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Bar News - October 21, 2015


Court News: Bracing for Change: Felonies First Pilot Project Begins Jan. 1

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10% of Felonies Are Currently Resolved as Misdemeanors in NH Circuit Court

In Strafford County in 2014, 147 cases out of 865 were resolved as misdemeanors. In Cheshire County, about 75 felony cases per year are resolved as misdemeanors.

Under the current system, these cases never reach Superior Court. They will all be heard in Superior Court under Felonies First.

Statewide average, Case statistics provided by NH Judicial Branch

In less than three months, superior courts, law enforcement agencies, county attorneys and criminal defense lawyers in Cheshire and Strafford counties will begin transitioning to a new way of processing felony cases.

After more than 150 years, the Felonies First legislation, passed earlier this year, changes the first filing of felony charges from the district to the superior court, along with any associated misdemeanors and violations, and eliminates automatic probable cause hearings. The new procedures include tighter, statutory discovery deadlines and the promise of a more efficient criminal justice system.

“This is not all about speed,” NH Superior Court Chief Justice Tina Nadeau said at a recent meeting with Strafford County criminal lawyers. “It’s about finding places where we can eliminate unnecessary delay.”

Nadeau and Superior Court Administrator Karen Gorham gave lunchtime presentations last month in the two pilot counties, at the courthouses in Keene and Dover, where they delved into the practical, day-to-day operations of Felonies First.

While transitioning to the new system, both counties will need to keep processing felony cases under the existing system until all cases with an offense date in 2015 or earlier are resolved – probably about six months, Nadeau said.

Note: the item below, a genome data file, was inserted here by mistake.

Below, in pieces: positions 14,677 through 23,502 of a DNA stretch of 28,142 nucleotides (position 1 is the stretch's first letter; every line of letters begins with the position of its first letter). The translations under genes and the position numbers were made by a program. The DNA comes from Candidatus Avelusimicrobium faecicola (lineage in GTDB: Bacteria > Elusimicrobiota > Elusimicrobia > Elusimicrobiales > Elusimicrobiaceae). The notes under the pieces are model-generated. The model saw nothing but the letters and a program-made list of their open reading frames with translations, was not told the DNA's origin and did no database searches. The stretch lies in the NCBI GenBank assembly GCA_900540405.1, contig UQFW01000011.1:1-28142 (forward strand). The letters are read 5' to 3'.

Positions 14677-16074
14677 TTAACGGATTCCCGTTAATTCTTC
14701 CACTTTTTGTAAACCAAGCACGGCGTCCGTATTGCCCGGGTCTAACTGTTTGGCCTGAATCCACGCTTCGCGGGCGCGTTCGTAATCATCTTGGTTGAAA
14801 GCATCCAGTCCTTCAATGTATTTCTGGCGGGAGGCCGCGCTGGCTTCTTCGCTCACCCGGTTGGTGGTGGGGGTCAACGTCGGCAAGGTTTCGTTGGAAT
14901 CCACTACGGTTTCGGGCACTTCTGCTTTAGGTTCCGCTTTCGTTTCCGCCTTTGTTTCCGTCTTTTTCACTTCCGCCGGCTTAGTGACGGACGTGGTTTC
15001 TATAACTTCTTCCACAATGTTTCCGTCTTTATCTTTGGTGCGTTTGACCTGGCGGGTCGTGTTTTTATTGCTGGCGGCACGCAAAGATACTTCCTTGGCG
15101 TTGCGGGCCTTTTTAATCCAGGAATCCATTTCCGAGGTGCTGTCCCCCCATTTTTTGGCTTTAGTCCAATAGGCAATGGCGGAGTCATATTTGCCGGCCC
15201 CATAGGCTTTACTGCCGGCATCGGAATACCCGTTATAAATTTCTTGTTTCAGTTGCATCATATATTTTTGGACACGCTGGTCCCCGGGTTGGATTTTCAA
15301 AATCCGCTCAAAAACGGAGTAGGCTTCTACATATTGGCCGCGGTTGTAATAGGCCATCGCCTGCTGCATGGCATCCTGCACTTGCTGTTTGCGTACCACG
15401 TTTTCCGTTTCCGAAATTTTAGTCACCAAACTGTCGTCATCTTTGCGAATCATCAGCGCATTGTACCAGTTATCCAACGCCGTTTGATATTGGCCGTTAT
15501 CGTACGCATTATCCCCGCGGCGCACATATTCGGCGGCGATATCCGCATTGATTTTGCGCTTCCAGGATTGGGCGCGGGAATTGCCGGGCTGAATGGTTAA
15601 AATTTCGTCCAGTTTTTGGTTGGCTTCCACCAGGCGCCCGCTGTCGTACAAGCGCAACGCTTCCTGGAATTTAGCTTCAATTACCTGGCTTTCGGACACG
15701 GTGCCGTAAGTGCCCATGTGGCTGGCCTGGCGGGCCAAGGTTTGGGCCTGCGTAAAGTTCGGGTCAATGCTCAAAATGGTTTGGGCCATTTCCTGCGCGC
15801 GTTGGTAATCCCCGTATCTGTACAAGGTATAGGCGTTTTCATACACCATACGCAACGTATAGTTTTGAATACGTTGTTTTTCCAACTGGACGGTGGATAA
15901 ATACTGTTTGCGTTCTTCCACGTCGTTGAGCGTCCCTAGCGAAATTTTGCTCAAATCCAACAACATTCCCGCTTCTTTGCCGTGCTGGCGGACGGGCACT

At a meeting in Strafford County, Gorham explained how the daily superior court schedule will look in Cheshire and Strafford counties after Jan. 1. Complaints must be filed by 11:30 a.m. the day after the arrest, if the defendant is incarcerated (weekends and holidays excepted). Arraignments will start around 1 p.m.

Within 10 days of arraignment, the state must provide all discovery in its possession to the defense, if the defendant is incarcerated; if not, within 20 days. Gorham said the Felonies First law made official the discovery timeline that already was typical in New Hampshire practice.

If discovery is not provided by the deadline, the court “shall” order a probable cause hearing. If a material element is not shown or the defense moves for a hearing, the court may order one.

“The goal is not to deny anybody any right to any review of their case,” said Nadeau. “… How about let’s try to advocate for our client right off the bat by requesting a hearing?”

Chris Keating, executive director of the NH Judicial Council, asked Nadeau at the Strafford County meeting what she expects the state’s response will be to motions by the defense requesting probable cause hearings. Nadeau said it depends on the case, but likely responses would be an objection or an amended complaint, but it’s not entirely clear how it will all play out. “I think litigation is going to have to answer some of these unanswered questions,” Nadeau said.

So, 2016 could be an exciting year in criminal practice.

“We know there are going to be people who are going to test this thing out and they’re going to file a request every time, and that means you’re a good litigator,” Nadeau said, “but we hope you’re going to find that to be a grand waste of your time.”

The defendant must be indicted within 60 days of the complaint being filed or within two grand jury sessions, whichever is longer, absent a motion seeking an extension. Defendants can waive indictment with agreement by the state.

Some practical effects of the new system, according to Gorham, will be:

  • Avoiding multiple hearings for one set of directly related charges
  • Avoid duplicative bail hearings
  • More meaningful hearings
  • Avoid subpoenaing witnesses to PC hearings unnecessarily
  • Faster resolutions for defendants
  • Reduced victim stress
  • Earlier discovery
  • Earlier resolution of “routine” cases

Despite the shared goals of the Felonies First initiative, many still have doubts.

“I think the desired result, although laudable, has a very low probability of coming to fruition,” defense attorney Mark Sisti said. “Every time the experiments have come, they’ve gone.”

Although change is difficult, Nadeau says, this experiment is worth trying, and she and others have spent countless hours working to make it happen.

Between now and the end of the year, judges, bail commissioners, clerks, prosecutors and public and private defense attorneys will receive training in the new system, said Gorham. “We feel very comfortable saying that everyone will be ready to go on January 1.”

The Felonies First law will take effect in Belknap County on July 1. The rollout for the rest of the counties will be determined by the Superior Court.

NHLAP: A confidential Independent Resource

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